Self-proclaimed “martyr to fiction” Peter Ackroyd gushes about his terminal Anglophilia.
Patrick McGrath discusses Graham Swift’s novel Out of This World, which was published by Poseidon Press in the Fall of 1989.
This First Proof contains Chapter Four from the novel Port Mungo. For copyright reasons this content is available in print only.
A revival of Wallace Shawn’s Marie and Bruce directed by Scott Elliot is now in previews at the Acorn theater. Back in BOMB 59 he does lunch with Novelist Patrick McGrath.
This First Proof contains an excerpt from Trauma. For copyright reasons this content is available in print only.
The author of The Professor and the Madman: A Tale of Murder, Insanity and The Making of the Oxford English Dictionary, chats with novelist Patrick McGrath about the most famous resident of Broadmoor—Dr. William C. Minor.
Ian McEwan discusses the Cold War, the myth of innocence, and forgetfulness.
A pipe repairman begins an affair a client, an excerpt from “Spiders” by Patrick McGrath. This article is only available in print.
A short story, “Eros,” from the novel Haggard’s Disease, by Patrick McGrath. This article is only available in print.
Lynne Tillman talks about her novel Motion Sickness, and how it addresses certain human experiences—writing, identity, love—like palimpsests.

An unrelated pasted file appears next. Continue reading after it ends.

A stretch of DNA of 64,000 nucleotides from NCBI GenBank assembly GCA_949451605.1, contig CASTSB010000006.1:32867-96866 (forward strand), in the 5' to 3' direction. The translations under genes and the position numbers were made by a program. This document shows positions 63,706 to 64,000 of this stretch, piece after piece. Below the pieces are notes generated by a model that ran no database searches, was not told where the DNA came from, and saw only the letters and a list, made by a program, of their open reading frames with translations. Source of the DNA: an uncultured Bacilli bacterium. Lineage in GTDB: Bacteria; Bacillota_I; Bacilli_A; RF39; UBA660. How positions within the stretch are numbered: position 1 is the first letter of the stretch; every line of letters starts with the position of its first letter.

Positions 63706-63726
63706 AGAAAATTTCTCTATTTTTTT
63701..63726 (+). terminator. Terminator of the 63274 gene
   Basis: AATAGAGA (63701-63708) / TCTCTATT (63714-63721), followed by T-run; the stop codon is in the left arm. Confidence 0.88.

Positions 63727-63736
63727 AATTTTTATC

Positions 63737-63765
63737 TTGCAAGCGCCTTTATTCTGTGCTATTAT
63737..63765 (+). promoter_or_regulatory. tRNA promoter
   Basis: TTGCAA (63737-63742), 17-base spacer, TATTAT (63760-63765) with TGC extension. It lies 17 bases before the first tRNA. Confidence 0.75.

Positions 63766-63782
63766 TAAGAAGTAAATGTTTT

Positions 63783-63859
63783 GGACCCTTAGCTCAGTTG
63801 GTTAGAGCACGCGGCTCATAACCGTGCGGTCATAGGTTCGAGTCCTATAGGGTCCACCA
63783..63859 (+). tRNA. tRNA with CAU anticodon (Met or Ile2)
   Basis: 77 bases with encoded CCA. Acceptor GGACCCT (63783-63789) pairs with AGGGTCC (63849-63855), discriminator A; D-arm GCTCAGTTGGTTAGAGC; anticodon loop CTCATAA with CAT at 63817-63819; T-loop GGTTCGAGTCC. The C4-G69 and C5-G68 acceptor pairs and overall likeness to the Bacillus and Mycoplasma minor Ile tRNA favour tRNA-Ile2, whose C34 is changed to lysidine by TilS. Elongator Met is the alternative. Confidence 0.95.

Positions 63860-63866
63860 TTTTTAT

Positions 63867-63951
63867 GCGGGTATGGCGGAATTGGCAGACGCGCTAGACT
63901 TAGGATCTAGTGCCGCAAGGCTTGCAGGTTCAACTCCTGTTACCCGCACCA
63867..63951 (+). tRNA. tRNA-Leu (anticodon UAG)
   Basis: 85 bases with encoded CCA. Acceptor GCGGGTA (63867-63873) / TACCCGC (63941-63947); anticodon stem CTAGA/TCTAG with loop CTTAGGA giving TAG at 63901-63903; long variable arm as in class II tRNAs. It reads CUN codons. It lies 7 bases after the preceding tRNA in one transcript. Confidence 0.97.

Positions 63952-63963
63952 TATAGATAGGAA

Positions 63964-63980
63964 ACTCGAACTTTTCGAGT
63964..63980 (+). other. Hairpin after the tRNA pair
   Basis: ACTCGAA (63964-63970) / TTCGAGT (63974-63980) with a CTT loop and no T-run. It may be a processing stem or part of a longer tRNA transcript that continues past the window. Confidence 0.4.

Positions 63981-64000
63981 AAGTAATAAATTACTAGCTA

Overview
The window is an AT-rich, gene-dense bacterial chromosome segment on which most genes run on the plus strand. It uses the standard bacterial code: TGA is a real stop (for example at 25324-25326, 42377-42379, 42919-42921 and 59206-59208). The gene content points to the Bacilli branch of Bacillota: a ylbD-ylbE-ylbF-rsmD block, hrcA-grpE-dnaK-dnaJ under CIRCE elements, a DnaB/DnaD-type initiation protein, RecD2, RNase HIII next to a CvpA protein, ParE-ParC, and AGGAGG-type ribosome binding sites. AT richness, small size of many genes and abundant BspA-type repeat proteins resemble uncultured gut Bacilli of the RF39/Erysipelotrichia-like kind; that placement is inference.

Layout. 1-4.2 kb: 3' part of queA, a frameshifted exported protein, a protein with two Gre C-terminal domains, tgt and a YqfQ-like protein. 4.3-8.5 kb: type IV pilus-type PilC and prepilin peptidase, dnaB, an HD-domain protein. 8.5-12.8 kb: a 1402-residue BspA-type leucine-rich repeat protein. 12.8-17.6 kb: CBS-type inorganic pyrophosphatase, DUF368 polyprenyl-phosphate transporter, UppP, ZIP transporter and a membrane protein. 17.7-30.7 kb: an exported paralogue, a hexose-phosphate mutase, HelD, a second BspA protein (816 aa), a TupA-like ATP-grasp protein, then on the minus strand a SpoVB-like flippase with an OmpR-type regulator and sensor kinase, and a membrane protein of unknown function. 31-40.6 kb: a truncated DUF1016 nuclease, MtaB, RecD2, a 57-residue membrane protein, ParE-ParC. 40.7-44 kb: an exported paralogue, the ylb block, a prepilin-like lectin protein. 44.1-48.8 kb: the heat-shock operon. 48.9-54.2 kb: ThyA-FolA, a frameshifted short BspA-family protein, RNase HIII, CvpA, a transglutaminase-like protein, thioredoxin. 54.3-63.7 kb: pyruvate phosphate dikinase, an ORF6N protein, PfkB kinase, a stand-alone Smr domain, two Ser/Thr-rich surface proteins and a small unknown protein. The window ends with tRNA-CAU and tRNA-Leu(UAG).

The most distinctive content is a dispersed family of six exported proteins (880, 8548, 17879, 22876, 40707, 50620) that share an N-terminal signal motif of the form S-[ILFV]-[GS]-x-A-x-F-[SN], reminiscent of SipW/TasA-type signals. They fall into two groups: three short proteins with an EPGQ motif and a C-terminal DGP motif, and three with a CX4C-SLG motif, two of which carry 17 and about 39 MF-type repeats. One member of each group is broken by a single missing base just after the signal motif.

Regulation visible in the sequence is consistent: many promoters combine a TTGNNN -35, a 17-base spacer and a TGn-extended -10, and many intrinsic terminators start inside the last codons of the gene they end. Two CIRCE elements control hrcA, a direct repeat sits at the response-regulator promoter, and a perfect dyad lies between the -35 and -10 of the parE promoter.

Short story about a mysterious denizen of an abandoned theater, “Gargoyle” by Patrick McGrath. This article is only available in print.
Writer and former New Yorker staff writer Suzannah Lessard interviewed by novelist Patrick McGrath in the BOMBLive! Artists & Curators’ Series at The New Museum for Contemporary Art, Fall 2002.
Julian Barnes was awarded the prestigious Booker Prize for his novel The Sense of an Ending. He spoke with Patrick McGrath in 1987 about sex, Flaubert, and being obsessed with obsessions.
Waterland, first published In England in 1983, established Graham Swift as one of the more original, elegant, and imaginatively fertile of the younger English writers. Patrick McGrath talks to him about his work in a cold house off the Fulham Road.
Authors Martin Amis and Patrick McGrath discuss Amis’s novel, Money, a black comedy set in New York and London, featuring the misadventures of a large and ugly filmmaker named John Self, a man “addicted to the 20th century.”
An anthropologist afflicted with malaria, an incestuous brother and sister, a story bound by blood, titled “Blood Disease,” by Patrick McGrath. This article is only available in print.
A profile of the writer Hillary Johnson on the publication of her first novel Physical Culture, the the subject of masochism, and the threat of intimacy. This article is only available in print.